Lymphoedema can be treated conservatively or surgically. Early treatment is important, but the surgical indication and the effect of surgery on pain in lymphoedema-affected limbs have not been described. The objective of this study was to examine the effect of low-invasive scarless lymphatic venous anastomosis (LVA) for early or latent lymphoedema.
LVA was performed in six patients (eight legs) with leg lymphoedema between April 2010 and March 2011. Lymphoedema was stage 0 (defined as subclinical) in three patients (five legs) and stage 1 in three patients (three legs). Subjective symptoms, circumference of the affected leg and a lymphoscintigram were evaluated before and 6 months after surgery. Preoperatively, subcutaneous lymph vessels and veins were identified non-invasively using ICG lymphoscintigraphy and non-invasive instruments for visualising subcutaneous vein, AccuVein system, through the skin. These vessels and veins were secured with vessel loops passed underneath and side-to-side anastomosed under a surgical microscope.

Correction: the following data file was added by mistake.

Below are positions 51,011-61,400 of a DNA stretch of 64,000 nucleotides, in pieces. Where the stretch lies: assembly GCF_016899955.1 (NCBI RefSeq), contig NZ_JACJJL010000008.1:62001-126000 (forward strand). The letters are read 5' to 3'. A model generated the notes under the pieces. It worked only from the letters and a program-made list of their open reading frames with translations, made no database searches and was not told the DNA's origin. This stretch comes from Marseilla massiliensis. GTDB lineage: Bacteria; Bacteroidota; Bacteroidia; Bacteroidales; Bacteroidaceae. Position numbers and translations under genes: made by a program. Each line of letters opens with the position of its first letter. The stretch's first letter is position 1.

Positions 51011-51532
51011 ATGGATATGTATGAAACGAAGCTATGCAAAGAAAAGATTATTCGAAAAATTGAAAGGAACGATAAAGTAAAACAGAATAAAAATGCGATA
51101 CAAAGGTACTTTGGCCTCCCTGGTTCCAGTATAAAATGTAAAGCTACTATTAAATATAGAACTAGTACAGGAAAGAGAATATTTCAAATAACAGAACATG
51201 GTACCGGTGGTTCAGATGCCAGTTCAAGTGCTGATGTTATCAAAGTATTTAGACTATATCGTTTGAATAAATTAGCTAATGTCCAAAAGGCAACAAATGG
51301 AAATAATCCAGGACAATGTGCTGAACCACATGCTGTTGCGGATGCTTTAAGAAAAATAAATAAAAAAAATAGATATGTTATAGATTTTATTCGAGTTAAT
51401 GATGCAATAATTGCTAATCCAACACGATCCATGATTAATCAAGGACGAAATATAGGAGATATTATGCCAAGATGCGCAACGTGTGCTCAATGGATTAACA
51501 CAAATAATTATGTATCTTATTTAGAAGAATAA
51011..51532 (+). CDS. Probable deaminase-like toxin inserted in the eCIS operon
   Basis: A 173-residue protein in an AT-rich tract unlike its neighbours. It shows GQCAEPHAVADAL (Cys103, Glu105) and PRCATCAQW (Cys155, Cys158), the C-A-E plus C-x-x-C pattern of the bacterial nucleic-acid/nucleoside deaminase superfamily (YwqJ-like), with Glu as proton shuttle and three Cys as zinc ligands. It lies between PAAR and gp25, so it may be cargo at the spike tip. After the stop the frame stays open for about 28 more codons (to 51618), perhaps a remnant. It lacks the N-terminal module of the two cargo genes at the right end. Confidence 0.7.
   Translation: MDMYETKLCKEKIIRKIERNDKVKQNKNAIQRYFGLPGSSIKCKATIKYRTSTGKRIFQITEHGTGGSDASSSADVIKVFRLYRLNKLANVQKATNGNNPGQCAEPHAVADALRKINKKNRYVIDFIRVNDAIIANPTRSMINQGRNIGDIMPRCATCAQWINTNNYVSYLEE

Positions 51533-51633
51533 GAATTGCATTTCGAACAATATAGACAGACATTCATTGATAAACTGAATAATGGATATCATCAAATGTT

Subjective symptoms improved after surgery in all patients. The leg circumference improved in stage 1 cases, which all had an increased circumference before surgery. Lymph retention was observed on preoperative lymphoscintigraphy in all six patients and was improved after surgery in all cases.
Scarless LVA performed through a small incision improves abnormal lymph circulation and subjective symptoms in cases of early lymphoedema, in which the limb circumference has just started to increase, and latent lymphoedema, in which the circumference has not increased, but abnormal findings on lymphoscintigraphy or subjective symptoms are present.
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Published online: July 23, 2012
Accepted: May 26, 2012
Received: December 9, 2011
© 2012 British Association of Plastic, Reconstructive and Aesthetic Surgeons. Published by Elsevier Inc. All rights reserved.